Once, judging American "light" lagers, I asked a brewing scientist colleague what flavours we should be experiencing. "None," she answered brightly.


Like all such judges, they were astonishingly good at saying why they thought a beer was bad: a hint of oxidation (cardboardy flavours); too much diacetyl (butterscotch, death in a lager but desirable in some types of ale); excessive dimethyl sulphide (new-mown hay; good in a lager, but should be only a hint). Positive judgments tend to be by default: "clean, well-balanced." Once, judging American "light" lagers, I asked a brewing scientist colleague what flavours we should be experiencing. "None," she answered brightly.

The Australians had invited me, as a writer on beer, specifically to report the good news: the positive aromas and flavours, not so much in their mass-market lagers but in the more specialised beers from smaller breweries. "Boutique" beers are not as well understood in Australia as they are in Britain and the U.S. The Australians also hoped that my presence as an author with a new book would attract press interest to the judging. That worked.

I had hardly started on Australian lagers (beer no. 814: "hint dimethyl sulphide; very dry start; then malty sweetness; spritzy and refreshing" - later turned out to be Fourex) than I had to retire to answer questions from the press.

"What do you think of Australia?" they chorused. I should have said: "Your reporters are the most thorough in the world, though Britain has the best sub-editors" (to paraphrase Rupert Murdoch, squashing his fellow-American newspapermen some years ago).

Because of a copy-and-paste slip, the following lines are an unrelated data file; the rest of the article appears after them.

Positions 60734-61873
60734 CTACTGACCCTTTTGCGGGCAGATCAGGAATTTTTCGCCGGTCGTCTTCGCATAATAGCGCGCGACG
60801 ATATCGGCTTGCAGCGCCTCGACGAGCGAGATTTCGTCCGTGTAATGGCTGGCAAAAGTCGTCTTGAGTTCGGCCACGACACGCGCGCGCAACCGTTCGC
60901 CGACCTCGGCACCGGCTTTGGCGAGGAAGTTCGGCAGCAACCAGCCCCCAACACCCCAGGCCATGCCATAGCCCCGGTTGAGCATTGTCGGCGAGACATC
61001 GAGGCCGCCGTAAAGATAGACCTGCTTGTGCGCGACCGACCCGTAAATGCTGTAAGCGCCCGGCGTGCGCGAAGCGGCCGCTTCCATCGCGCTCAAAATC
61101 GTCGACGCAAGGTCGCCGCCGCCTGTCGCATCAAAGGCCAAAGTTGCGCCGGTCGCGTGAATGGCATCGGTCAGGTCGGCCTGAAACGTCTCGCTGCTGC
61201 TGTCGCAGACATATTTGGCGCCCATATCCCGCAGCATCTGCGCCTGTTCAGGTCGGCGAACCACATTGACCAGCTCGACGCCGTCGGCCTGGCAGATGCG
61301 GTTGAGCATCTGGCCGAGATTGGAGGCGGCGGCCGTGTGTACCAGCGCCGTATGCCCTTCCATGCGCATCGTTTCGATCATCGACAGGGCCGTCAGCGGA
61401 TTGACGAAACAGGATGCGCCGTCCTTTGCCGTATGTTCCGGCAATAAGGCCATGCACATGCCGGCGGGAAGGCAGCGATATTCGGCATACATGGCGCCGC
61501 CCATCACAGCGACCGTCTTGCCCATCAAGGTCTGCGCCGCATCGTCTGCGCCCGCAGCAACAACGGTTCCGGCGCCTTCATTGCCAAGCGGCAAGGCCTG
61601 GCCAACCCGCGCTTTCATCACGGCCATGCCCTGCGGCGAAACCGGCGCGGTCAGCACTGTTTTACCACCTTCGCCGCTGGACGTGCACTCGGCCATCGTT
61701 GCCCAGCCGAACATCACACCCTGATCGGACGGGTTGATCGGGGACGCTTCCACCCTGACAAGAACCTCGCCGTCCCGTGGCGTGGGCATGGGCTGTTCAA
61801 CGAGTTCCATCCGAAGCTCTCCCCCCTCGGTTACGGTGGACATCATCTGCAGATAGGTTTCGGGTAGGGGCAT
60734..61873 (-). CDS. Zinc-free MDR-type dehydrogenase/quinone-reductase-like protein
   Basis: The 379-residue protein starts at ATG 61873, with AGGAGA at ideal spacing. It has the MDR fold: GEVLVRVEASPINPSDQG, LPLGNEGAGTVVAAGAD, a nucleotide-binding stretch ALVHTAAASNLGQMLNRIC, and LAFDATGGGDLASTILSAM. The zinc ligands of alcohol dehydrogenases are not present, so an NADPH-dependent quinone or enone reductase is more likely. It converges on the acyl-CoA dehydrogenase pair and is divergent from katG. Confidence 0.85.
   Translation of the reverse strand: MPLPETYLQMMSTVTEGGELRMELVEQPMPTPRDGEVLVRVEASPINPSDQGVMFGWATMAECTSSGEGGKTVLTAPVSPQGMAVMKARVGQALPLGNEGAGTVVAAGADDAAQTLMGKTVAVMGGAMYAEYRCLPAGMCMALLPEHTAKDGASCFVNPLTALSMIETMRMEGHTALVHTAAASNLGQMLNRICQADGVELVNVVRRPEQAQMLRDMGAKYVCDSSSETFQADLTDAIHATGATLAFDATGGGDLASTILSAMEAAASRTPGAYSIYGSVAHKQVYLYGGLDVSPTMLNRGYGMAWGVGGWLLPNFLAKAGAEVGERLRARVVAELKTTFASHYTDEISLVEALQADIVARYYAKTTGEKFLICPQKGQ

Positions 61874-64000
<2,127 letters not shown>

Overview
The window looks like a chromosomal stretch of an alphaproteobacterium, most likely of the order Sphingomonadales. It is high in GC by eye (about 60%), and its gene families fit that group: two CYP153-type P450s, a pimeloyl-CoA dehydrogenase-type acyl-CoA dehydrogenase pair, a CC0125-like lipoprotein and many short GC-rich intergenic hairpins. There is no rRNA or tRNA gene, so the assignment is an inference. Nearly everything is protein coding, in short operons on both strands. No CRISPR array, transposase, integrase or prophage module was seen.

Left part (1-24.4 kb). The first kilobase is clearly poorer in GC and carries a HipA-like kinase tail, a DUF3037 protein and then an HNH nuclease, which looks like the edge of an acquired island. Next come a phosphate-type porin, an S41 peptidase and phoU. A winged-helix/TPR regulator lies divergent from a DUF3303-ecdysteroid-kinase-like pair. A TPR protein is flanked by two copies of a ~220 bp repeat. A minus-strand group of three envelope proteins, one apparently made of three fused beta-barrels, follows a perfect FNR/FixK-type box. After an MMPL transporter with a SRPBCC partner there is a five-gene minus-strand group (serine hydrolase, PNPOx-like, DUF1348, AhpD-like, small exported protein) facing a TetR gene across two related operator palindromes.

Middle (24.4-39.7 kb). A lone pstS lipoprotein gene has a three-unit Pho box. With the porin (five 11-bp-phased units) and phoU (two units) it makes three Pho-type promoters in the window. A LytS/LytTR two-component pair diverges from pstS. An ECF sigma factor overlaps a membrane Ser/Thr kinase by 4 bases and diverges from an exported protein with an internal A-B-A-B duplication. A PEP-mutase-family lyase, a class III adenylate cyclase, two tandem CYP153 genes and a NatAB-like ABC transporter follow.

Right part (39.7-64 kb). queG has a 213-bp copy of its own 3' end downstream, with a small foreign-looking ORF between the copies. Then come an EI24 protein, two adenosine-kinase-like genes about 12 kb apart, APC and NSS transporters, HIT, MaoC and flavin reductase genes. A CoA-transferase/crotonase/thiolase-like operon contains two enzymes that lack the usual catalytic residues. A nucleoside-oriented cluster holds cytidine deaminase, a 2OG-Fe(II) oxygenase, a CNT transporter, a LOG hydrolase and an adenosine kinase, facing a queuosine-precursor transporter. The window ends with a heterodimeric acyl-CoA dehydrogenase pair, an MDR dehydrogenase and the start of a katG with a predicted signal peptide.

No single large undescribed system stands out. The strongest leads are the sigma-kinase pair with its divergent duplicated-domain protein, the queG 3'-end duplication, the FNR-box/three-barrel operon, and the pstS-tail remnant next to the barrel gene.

A diligent agency reporter had been upicking the web. He had found an article I had contributed to About About Beer, in which I had observed "the more macho, muscular and tanned a society, the blander its beers. See Deep South and Australia".

The reporter suggested I was saying that Australian beer was bad. I stressed that I was not. Most international-style lagers were boring; most people liked this kind of unchallenging beer; products like Foster's, for example, were extremely popular in Britain. I added, by way of backhanded credit, that it was very difficult to make such products. He did not ask why. The answer is that dimethyl sulphide, etctera, occur naturally in fermentation. They can be masked in a maltier lager, a hoppier ale, a toastier stout, but not in a beer that is intended to be tasteless. If any flavours survive, they can be covered only by extreme cold.

"So it wasn't entirely an insult?" asked one radio presenter next morning. "When in a hole, stop digging," advised the newspaper The Australian, adding that I was a "Pommie bastard". This is a term of affection, I was assured by my remaining Australian friends.

One of them, actor Paul Mercurio, star of the Australian low-budget classic Strictly Ballroom, joined for me a visit to an unbland Australian brewery, Cooper's, in Adelaide. Paul wanted to shoot me there for a pilot of a television series. Instead, he filmed three news crews reporting on the Pommies' congenital defect of liking "warm" beer. A fourth crew filmed us drinking the yeastily assertive Cooper's Stout with our lunchtime oysters. "What do you think of Australia, Mr Jackson?" Great Stout, I told them. I was learning fast.